By Warren Cobb
Community Editor

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three pipes bridge west ashley greenwayWorkers make the final placement adjustments to put the prefabricated steel bridge in place. When the work is finished, planned for later this month, the span will re-complete the nearly 10-mile stretch of the West Ashley Greenway. The project also enabled the City to complete an erosion control project in the marsh

A lengthy section of the West Ashley Greenway from Croghan's Landing to Main Road has been closed for the past several months after the erosion around the so-called Three Pipes Bridge became so bad, the wooden bridge nearly washed away. Last week, contractors with the City of Charleston put in place the new Three Pipes Bridge. The 100-foot steel deck span is a shining new amenity to the Greenway, and one that the City of Charleston hopes will provide recreation and transportation opportunities for decades to come.

The West Ashley Greenway is a linear park that runs along an old railroad track from Albemarle Road to Main Road, approximately 10 miles. The original Three Pipes Bridge was a wooden structure built over three large drainage pipes about three-quarters of a mile from Croghan Landing Drive. The ebb and flow of the surrounding marsh has caused the dry land around the area of the bridge to erode on a massive scale. The City of Charleston had been looking to undertake erosion control measures in the area for some time. A few years ago, City officials noted the bridge was beginning to be unsafe, due to the amount of the erosion on both banks of its footing.

The City lucked up when it was able to obtain about $150,000 from the Federal government through a Recreational Trails Grant. Another $125,000 was obtained through a grant from the National Oceanic and Atmospheric Administration (NOAA) for erosion control.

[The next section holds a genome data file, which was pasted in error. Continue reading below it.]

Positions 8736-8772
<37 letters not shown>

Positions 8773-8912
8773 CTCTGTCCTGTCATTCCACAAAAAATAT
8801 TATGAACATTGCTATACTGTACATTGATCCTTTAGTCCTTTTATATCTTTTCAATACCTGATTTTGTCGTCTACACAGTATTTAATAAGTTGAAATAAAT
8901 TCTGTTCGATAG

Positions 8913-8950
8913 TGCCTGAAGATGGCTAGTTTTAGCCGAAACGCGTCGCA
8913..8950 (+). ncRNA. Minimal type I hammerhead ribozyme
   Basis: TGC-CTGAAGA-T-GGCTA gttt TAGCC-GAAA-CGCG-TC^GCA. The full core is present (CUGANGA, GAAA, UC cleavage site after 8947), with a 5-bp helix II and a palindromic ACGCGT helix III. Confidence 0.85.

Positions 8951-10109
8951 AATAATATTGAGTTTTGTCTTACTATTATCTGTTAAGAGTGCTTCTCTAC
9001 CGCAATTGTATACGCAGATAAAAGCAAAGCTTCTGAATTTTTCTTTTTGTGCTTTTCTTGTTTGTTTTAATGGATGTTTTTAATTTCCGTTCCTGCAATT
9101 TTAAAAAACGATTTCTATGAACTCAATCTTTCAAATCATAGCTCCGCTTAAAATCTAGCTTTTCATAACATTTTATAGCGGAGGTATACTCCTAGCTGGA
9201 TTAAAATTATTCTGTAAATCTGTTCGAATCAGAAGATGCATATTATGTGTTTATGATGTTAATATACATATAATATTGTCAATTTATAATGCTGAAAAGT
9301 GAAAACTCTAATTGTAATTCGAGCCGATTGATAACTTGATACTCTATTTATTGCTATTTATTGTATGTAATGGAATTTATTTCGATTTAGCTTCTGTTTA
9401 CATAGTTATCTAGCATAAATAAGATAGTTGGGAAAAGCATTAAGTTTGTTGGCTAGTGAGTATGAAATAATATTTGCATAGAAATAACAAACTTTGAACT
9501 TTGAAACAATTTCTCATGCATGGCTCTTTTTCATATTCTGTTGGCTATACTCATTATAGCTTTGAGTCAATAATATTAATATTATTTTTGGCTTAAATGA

"The erosion was significant," says City of Charleston Parks Department deputy director Matt Compton. "We needed to stop that so marsh wasn't further deteriorated. Once erosion starts and you don't stop it right away, it will take your trail. Over the years, we've done some stopgap measures. But the NOAA grant allowed us to do it and do it well."

The new bridge was manufactured in Alabama and shipped to Charleston. The steel structure weighs several tons, and had to be brought in on a barge. At high tide in the middle of the night on March 2, two cranes-one on either side of the Greenway-heaved the bridge into place on top of the pre-poured footings.

The span of the Three Pipes Bridge has been extended from about 42 feet to 120 feet. This not only allows for a more impressive structure and piece of architecture along the Greenway, it also allows more water flow underneath the bridge, thus easing the pressure of the water on the bank and slowing erosion. The banks of the two sides of the bridge will be covered with "ArmorFlex." ArmorFlex is flexible, interlocking, compressed, concrete blocks of uniform size, shape, and weight used for erosion control. The blocks have openings, which will allow for vegetation to grow within it, which will also enhance erosion control.

Compton discussed the project in terms of how it enhances the City of Charleston. "It's a pretty intensive project over there," he says. "We view it (the Greenway) as a critical facility. Ultimately it will be viewed as a transportation element. Once all of the links are done, we're looking at 30 miles of bikeways and trails throughout the City."

This section of the West Ashley Greenway remains closed to the public as the final touches are put on the bridge and its approaches, expected to be completed by April.